U.S. stocks continued their upward march in July, shrugging off political upheaval in Washington D.C. and the failure of the Senate Republicans’ proposed Affordable Care Act replacement. The market has had positive gains every month so far this year, tallying an 11.5 percent gain through the first seven months of 2017 (Vanguard 500 Index).
Equity markets have been buoyed by strong sales and earnings for S&P 500 companies. A recent FactSet report noted mid-single digit topline growth and that nearly 75 percent of companies have reported sales higher than analyst estimates (which is the highest level since FactSet started tracking this back in 2008). The storyline could change as roughly 40 percent of companies still need to report second quarter earnings; however, year-over-year growth will likely be robust given year-ago comparisons were some of the lower numbers in recent years and should be easy to beat.
The CBOE Volatility Index, commonly known as the VIX, recently hit lows last seen in December 1993. As we discussed in our second quarter commentary, many market participants use the index to measure investor sentiment, as it’s frequently called the “investor fear gauge.” The VIX measures investors’ current expectations about volatility over the next 30 days. Suffice it to say, investors expect the month of August to be historically calm.
International stocks continued their strong recent performance (in both absolute terms and relative to U.S. stocks), aided by a weakening U.S. dollar. European stocks gained 2.8 percent in July and are up 20.6 percent this year (Vanguard FTSE Europe ETF). Emerging-market stocks increased 5.3 percent in July and have now gained 21.2 percent so far in 2017 (Vanguard FTSE Developed Markets ETF). The U.S. dollar index (DXY Index) fell roughly 3 percent during the month and is down 9 percent for the year so far.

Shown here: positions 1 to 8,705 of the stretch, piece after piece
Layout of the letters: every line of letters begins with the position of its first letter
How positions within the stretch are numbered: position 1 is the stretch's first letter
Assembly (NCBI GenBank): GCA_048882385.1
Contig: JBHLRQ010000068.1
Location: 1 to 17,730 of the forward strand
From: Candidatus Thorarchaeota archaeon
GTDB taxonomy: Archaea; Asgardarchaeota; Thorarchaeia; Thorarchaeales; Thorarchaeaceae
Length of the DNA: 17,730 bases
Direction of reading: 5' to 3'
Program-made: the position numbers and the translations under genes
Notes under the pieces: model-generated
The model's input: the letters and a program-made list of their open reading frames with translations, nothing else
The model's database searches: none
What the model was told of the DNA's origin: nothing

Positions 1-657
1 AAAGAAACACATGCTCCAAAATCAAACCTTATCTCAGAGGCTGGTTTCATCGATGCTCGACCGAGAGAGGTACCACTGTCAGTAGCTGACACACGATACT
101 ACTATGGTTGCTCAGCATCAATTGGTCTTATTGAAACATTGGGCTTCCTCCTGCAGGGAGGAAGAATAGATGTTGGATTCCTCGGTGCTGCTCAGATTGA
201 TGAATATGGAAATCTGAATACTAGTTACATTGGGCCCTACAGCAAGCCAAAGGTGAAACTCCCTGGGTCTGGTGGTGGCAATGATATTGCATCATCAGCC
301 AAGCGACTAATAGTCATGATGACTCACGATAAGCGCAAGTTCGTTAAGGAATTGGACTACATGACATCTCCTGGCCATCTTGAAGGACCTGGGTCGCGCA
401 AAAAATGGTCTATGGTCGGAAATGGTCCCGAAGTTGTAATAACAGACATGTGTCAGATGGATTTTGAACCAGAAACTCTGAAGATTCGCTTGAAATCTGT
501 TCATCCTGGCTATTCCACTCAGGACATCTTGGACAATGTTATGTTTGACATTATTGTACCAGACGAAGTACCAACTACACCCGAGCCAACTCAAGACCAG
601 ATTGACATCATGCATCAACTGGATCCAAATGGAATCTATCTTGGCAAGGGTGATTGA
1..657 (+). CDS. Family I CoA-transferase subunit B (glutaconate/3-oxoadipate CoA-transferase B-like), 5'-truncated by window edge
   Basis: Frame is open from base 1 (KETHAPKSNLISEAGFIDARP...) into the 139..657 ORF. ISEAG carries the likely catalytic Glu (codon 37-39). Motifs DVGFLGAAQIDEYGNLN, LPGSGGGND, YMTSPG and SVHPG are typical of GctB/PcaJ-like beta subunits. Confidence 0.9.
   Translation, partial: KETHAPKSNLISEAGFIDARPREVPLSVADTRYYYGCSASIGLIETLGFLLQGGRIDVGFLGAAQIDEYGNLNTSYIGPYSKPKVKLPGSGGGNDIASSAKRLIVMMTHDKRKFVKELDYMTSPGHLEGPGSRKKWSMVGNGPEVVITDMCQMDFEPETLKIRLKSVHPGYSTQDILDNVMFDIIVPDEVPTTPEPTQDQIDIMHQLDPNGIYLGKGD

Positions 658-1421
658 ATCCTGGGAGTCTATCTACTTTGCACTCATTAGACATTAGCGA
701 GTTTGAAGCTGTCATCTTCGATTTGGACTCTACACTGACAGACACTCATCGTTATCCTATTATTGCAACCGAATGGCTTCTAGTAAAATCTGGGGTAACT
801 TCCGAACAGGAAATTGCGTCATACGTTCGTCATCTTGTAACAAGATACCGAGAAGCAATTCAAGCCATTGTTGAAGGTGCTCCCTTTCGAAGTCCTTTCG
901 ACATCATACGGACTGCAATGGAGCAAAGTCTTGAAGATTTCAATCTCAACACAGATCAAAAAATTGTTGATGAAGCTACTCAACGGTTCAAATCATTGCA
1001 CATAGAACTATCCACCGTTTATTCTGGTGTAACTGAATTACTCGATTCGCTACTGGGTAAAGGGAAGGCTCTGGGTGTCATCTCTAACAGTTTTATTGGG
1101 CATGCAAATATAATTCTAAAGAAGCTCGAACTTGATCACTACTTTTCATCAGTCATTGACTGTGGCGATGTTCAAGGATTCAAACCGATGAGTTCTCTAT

Bond markets were calm during July. The 10-year U.S. Treasury bond yield ended the month unchanged, spending most of the month oscillating around 2.3 percent. Credit spreads continued to narrow, which aided credit corporate bond markets relative to the U.S. Treasury market. The Vanguard Total Bond Market Index gained 0.4 percent in July, while the U.S. high-yield bond market rose 1.2 percent (BofA Merrill Lynch U.S. High Yield Cash Pay Index).
In late July, the Federal Open Market Committee (FOMC) decided to maintain the federal funds rate at the current target range of 1–1.25 percent (as the market expected). The Federal Reserve has hiked interest rates twice this year and has now raised short-term rates three times since last December. The fed funds futures market is putting less than a 50 percent chance on the Fed raising rates a third time in 2017. The one bit of news from the July FOMC statement was that the Fed said it expects to begin shrinking its $4.5 trillion balance sheet “relatively soon.” (These are the Treasury and mortgage-backed bonds the Fed purchased in their quantitative easing programs.) However, they left themselves some wiggle room to delay should the economy not move forward as they expect.